Lastly, setting up your own sleeping structure. It is better if everyone helps set up the whole camp, but that is not always possible. This year there were a limited number of early arrival passes in my camp so the kitchen and the shade were mostly constructed by the time I arrived. However, people should at least set up their own sleeping structure. Of course, they can ask for help, and some people might be unable to do it. However, if you arrive at camp and everyone had their sleeping structure set up by someone else, it might be plug and play.

These are some of my recommendations on how to differentiate plug and play camps from regular camps. I purposefully left them fairly loose. I think radical inclusion means we should welcome everyone except those who repeatedly and intentionally violate the ten principles. In this context that means only defining plug and play camps as an extreme.

The next question is how to deal with these camps. This year, Larry Harvey said he would visit plug and play camps to see how he was received. This seems like a poor idea. I would be somewhat skeptical of a 50 year old man I did no know entering my camp. I would offer him beer, water, or a snack, but try to guide him out, as I would feel obligated to stay with him to ensure he did not take anything. I imagine female campers would be extra cautious for obvious reasons.

As for how to reduce the number of plug and play camps, I would recommend banning those who advertise for paid positions from Burning Man, and perhaps creating a public registry of them for humiliation. Even if they did not publicly advertise for the positions, word would likely escape it would be relatively easy to set up a mechanism for determining whether or not a camp had paid staff.

In conclusion, I am appreciative toward rich people at Burning Man. They allow me to see beautiful art that I would never be able to fund myself. However, they also have created some camps which violate the spirit and the principles of Burning Man. Banning paid employees at Burning Man (of course this excludes essential staff, police, doctors, EMTs, DPW, etc), would help restore some of those principles.

Here’s the plot behind ridding public life of offensive symbols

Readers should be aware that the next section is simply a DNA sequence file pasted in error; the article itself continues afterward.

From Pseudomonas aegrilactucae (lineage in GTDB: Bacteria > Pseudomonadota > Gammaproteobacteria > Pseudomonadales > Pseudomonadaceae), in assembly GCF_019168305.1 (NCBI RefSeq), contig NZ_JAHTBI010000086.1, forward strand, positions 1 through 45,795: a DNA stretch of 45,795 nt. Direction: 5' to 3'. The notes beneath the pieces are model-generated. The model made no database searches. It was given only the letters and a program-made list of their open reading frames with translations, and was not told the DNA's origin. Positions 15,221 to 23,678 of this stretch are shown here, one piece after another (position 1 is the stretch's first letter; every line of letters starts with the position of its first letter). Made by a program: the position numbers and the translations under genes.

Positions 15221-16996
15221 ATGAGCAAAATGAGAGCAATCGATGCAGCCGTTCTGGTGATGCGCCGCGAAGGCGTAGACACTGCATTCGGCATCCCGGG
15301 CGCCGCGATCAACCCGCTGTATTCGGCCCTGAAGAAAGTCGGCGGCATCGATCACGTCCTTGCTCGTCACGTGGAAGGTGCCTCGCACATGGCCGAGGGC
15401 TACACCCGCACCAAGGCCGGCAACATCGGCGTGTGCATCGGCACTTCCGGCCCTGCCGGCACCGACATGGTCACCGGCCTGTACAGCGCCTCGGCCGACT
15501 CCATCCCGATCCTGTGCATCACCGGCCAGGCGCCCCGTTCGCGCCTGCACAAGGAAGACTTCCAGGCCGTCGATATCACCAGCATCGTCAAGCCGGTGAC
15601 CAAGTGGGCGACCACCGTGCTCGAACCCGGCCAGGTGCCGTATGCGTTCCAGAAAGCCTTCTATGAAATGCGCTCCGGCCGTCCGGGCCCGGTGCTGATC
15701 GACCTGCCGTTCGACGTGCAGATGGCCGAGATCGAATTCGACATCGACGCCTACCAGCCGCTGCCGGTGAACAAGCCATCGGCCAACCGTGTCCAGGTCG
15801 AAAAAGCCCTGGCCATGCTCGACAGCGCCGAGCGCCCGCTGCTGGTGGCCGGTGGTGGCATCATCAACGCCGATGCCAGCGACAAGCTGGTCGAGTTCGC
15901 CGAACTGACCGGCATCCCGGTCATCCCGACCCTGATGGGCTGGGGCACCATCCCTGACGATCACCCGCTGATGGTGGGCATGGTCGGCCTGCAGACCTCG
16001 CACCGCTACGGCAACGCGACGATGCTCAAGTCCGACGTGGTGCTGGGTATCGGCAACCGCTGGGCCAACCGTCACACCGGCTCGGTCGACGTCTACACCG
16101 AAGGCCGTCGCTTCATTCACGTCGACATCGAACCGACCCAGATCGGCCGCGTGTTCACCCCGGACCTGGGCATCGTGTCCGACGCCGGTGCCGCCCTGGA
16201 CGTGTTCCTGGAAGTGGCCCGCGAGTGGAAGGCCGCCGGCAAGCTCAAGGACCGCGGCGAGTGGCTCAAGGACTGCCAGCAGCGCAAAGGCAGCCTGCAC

Alexander Hamilton may have been a big government imperialist but, as the first Secretary of the Treasury, he shouldn’t be taken off the $10 bill.

Wait…step back one second. Remember all the hubbub over the U.S. Treasury’s decision to replace Hamilton’s visage with that of a woman’s?

Perhaps you don’t. In our hysterical age, the media moves from one outrage to the next, rarely stopping long enough to allow real contemplation on the injustice du jour. The capriciousness is akin to a porn addiction that soothes the brain by beguiling it with feelings of moral superiority and pity.

Not long after cultural feminism scalped Hamilton off the 10 spot last spring, the next wave of intractable wrath came in the form of the Confederate Flag – the flag of the Army of Northern Virginia to be specific. Because some shit-for-brains in South Carolina shot up a prayer meeting and had posted pictures of himself online holding the flag, the symbol had to be removed from the state capitol. That act of courage (inanimate objects kill people after all) snowballed into the Confederate Flag being purged from all venues of respectable American life.

Now we’ve reached the next Houdini-like act of disappearance. President Obama, in a swipe at white colonialism, unilaterally changed the name of Mount McKinley back to its local designation: Denali. The act is meant to appease the native population, who never took to the moniker of the twenty-fifth president. The peak was unofficially named McKinley by a gold prospector in 1896 but Congress made it official in 1917 to honor the assassinated head of state.


Black Rock Rangers: A case study of private police

One of the primary critiques of private cities is how private police would act. Would police be responsive to powerful interests or would they act in favor of justice and dispute resolution. The Black Rock Rangers at Burning Man offer a glimpse as to how police might act in a private city.

Black Rock City is the name for the temporary city of 70,000 people in the Black Rock desert which houses Burning Man, an art festival, for lack of a better descriptor, for a week. Having recently returned from the event and having had numerous interactions with Rangers I realized they are a model for policing with lessons that can be applied more broadly.

First it is necessary to clarify what the Rangers do. They are closer to security guards than police (Edit Rangers prefer the term “non-confrontational community mediators”). They have no arresting power, in fact, the most power they have is to turn off the sound systems of noisy camps. A full list of their duties is here. In my experience, most of their time is spent helping to mediate disputes between neighboring camps and ensuring intoxicated people get home safely.